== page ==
Tag Archives: Colin Farrell

The Beguiled


Historical dramas can go one of two ways. They can either be syrupy, melodramatic snoozefests or they can be absorbing and utterly exquisite works of art. With The Beguiled, we get something more in sync with the latter and with an absorbing story and strong performances, we have a film that goes beyond the average cinematic work and leaves an indelible impression on its viewer.

The Beguiled has a long history, starting in 1966 when author Thomas P. Cullinan’s penned the book. Known also as A Painted Devil, the book was so impactful that it inspired a motion picture in 1971. Fast forward to today where gifted filmmaker Sophia Coppola has made The Beguiled her own and presenting it to audiences of the 21st century. It is a unique story that has endured and undergone many interpretations.

Set in rural Virginia during the Civil War, The Beguiled focuses on Corporal John McBurney (Colin Farrell), a wounded Union soldier who has taken refuge under a large tree in the forest. He is soon discovered by a young girl picking mushrooms. McBurney is then taken to an all girls school to recuperate. The school is led by the uptight Miss Martha (Nicole Kidman), who has sheltered all of the young women in the house and is cautious about allowing McBurney to stay there. Eventually, sexual tension arises, resulting in a very dark and disturbing series of events.

While The Beguiled is a very quiet film, it has a lot to say. The main conflict is intense and revolves around the young women which includes a very subdued Kirsten Dunst and a seductive Elle Fanning. McBurney is thrown into this female-only world and with an injured leg and no hope for departure anytime soon. This sets the stage for one interesting yet controversial plot.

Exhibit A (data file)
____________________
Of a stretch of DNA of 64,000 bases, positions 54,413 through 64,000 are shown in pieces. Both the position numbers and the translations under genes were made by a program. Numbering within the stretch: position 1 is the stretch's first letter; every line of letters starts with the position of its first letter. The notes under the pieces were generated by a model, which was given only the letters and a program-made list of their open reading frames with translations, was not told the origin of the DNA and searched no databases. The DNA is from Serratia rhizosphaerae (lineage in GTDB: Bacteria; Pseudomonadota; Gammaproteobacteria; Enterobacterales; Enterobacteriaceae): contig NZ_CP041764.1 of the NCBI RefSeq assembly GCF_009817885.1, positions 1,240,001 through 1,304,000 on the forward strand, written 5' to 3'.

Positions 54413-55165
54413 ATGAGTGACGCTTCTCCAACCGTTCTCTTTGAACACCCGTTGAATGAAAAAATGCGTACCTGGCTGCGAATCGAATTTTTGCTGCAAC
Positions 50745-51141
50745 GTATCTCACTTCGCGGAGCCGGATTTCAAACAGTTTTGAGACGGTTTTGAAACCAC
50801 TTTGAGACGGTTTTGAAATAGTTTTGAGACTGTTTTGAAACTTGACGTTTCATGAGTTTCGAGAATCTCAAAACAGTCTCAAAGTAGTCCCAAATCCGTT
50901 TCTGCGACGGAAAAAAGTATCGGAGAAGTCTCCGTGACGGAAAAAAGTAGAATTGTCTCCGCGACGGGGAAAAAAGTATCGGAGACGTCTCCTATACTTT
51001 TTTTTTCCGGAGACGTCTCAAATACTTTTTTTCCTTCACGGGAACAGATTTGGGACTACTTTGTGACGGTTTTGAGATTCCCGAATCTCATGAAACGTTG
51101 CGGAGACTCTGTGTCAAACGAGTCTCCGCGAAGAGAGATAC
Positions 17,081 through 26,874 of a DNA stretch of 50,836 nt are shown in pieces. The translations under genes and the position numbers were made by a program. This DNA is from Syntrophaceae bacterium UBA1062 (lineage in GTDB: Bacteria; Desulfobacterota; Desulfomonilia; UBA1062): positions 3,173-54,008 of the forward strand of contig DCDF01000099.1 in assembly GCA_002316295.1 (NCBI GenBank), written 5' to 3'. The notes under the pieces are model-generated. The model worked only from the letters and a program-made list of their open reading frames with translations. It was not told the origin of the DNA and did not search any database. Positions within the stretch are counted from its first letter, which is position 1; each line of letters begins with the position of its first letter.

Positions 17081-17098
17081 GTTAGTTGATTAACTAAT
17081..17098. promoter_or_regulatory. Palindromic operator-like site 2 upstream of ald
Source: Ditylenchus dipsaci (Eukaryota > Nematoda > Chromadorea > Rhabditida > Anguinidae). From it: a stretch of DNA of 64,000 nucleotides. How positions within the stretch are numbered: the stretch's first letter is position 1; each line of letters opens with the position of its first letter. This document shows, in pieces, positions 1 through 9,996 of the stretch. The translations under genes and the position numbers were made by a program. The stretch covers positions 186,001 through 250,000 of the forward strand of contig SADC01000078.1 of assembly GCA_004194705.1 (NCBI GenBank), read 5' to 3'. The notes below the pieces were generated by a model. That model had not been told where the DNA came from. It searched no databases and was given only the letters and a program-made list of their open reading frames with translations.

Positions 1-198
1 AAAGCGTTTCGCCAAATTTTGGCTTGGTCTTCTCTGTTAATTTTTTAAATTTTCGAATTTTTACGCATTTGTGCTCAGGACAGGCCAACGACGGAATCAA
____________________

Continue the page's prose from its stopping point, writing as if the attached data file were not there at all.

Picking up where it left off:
Filmmaker Sofia Coppola has taken the tried and true story of The Beguiled and really injected life into it. Her unique style and way of shooting has made this Civil War drama something really special. The look is great, being very authentic to the time period and the set, which is basically a creaky old house is utterly terrific. Every sound the floors make hints at something either very sinister or very sexy or both.

Colin Farrell is a knockout here and his performance as the hurt soldier in a foreign realm is a fantastic showcase for the gifted actor. Nicole Kidman is also is fine form as the prim and proper headmistress. We also get a decent performance from Kirsten Dunst who plays a teacher at the girls school riddled with emotional turbulence. Elle Fanning also shines as a young girl at the school.

With the book released half a century ago and a film adaptation made over 40 years ago, this is a more than appropriate time for a remake. Due to Sophia Coppola’s fresh approach and the actors all performing beautifully, The Beguiled is a gripping and exciting film that is guaranteed to impress. It’s also worth noting that this is yet another remake Colin Farrell has starred in. He was in reimaginings of Fright Night and Total Recall and he is set to star in Tim Burton’s live-action Dumbo which is currently in pre-production.